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Jive Developers

4 Posts authored by: aron.racho

In this post I am going to show you how to create a public cloud service, have it deployed on Heroku, and then have it pushing data into a Purposeful Place on a cloud Jiveon instance. This should be of interest for any one wanting to build middleware for cloud customers.

 

Install nodejs, npm, and git onto your system.

See Getting Started > Installing the Jive SDK for instructions on installing nodejs and npm onto your operating system.

See Set Up Git · GitHub Help on installing git for our operating system.

 

Sign up for a free Heroku account.

Heroku is where we'll host your cloud service. Its super easy to use, and free to try!

  1. Sign up for a free account: Heroku | Sign up
  2. Install the Heroku toolbelt: Heroku Toolbelt

 

Sign up for a free Mongo Labs account.

Mongo Labs hosts the database for your cloud service. It is also super easy to use, and free to try!

  1. Sign up for a free account: Create Account | MongoLab
  2. Create a development (single/node) instance, and take note of the database connection string.

 

Generate your cloud service.

In a local directory, generate your cloud service in preparation for deployment to Heroku.

 

Create a local service directory

mkdir myservice
cd myservice











 

Create a skeleton service from an example:

jive-sdk create list











 

Update the dependencies package.json file to include mongodb (add jive-persistence-mongo):

{
    "name": "myservice",
..
    "dependencies": {
..
        "jive-persistence-mongo": "*"
..

    }
}














Configure the service

Edit jiveclientconfiguration.json to configure your service.

Make sure to replace <<<DATABASE CONNECTION STRING>>> with the database url you got from mongolabs for your development database.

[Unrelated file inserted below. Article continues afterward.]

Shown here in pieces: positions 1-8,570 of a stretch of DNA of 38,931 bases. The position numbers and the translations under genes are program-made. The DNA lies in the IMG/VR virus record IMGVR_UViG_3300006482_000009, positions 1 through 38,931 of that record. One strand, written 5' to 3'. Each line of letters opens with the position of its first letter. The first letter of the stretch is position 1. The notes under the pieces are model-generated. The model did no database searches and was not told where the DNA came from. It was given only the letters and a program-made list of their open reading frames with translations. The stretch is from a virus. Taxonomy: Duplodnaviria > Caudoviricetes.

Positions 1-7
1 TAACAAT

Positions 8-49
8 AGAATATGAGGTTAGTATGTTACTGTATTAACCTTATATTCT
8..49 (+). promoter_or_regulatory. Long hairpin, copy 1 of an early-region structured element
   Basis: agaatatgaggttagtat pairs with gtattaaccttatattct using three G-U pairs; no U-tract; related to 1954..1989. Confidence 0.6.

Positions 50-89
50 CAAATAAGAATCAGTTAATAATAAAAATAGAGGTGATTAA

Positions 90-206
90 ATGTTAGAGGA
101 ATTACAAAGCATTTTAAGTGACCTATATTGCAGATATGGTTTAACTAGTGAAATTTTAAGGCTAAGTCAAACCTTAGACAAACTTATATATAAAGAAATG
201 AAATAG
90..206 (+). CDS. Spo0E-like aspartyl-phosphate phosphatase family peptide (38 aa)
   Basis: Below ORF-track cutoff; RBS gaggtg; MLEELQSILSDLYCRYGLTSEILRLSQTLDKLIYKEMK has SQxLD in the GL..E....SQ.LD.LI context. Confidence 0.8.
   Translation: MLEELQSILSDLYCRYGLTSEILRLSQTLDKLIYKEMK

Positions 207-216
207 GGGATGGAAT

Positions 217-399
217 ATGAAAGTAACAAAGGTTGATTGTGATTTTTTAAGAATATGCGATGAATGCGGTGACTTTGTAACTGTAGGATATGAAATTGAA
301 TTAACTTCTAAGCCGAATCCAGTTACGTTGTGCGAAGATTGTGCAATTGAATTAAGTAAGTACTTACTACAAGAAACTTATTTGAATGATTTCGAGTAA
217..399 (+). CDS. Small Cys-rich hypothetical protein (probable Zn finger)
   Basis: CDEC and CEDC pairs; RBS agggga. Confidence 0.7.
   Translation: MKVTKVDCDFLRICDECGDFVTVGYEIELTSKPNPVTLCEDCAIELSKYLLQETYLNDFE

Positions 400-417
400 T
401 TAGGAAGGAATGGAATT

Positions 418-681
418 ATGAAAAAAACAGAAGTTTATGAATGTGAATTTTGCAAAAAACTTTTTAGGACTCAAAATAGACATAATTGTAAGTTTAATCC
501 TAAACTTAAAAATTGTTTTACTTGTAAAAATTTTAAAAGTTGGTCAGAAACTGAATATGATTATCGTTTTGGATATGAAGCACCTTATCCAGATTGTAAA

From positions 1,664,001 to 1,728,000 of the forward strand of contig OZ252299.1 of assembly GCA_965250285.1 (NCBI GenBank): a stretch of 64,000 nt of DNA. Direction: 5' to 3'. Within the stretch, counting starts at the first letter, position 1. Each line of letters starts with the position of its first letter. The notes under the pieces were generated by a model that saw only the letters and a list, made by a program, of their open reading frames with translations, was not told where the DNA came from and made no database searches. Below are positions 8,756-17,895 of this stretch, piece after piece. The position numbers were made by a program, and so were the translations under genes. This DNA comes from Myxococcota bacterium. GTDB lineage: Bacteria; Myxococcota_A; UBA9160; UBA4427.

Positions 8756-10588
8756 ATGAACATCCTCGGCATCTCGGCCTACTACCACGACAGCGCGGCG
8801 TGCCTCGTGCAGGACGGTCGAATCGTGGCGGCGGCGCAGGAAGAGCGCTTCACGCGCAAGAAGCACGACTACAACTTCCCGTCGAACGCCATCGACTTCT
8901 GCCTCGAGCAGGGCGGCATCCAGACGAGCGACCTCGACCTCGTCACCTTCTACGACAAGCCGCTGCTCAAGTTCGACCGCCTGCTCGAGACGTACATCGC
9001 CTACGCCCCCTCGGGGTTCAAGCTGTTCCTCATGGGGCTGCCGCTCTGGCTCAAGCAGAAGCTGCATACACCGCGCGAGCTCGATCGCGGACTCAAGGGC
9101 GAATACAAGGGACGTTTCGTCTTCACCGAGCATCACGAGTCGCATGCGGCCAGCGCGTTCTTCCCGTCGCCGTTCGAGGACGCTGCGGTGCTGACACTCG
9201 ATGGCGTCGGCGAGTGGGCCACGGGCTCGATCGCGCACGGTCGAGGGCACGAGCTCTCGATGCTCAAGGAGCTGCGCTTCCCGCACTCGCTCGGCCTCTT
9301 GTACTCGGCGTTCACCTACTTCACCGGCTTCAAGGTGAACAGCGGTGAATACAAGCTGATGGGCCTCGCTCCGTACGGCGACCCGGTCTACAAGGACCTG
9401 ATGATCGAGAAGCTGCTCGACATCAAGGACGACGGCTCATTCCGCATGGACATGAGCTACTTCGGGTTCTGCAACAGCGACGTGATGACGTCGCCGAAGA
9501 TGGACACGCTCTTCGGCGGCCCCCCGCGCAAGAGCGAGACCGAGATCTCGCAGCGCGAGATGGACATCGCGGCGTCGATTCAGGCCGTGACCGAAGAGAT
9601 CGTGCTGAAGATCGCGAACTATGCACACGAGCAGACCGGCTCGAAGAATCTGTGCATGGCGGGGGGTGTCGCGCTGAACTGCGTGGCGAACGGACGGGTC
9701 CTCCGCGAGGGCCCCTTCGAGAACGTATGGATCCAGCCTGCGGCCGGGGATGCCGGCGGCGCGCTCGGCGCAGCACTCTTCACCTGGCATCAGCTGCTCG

{
    "clientUrl": "http://localhost",
    "clientUrlExcludesPort" : "true",
    "port": "8090",
    "persistence" : "jive-persistence-mongo",
    "databaseUrl" : "<<<DATABASE CONNECTION STRING>>>",
    "extensionInfo" : {
        "name" : "My cloud service"
    }
}













 

Deploy your cloud service.

 

Login to heroku using the Heroku toolbelt

heroku login












Tell Heroku that you want to run the node app

Create a file called Procfile with these contents:

web: node app.js












Store your service in git so Heroku can read it

git init
git add . 
git commit -m "init"












Tell Heroku to create your service

heroku create












Heroku will create the app, and tell you what its public address is, for example:

http://sharp-rain-871.herokuapp.com


Edit jiveclientconfiguration.json again, and change the clientUrl parameter to be the public address of your app:

{
    "clientUrl": "http://sharp-rain-871.herokuapp.com",
    ...
}














Commit your change to jiveclientconfiguration.json:

git add jiveclientconfiguration.json
git commit -m'configured'












Tell Heroku to deploy your service

git push heroku master












Sanity test the service to see if its working

Navigate to http://<YOUR SERVICE ADDRESS>/samplelist/configure. If that comes up with a blue configuration screen, then its working!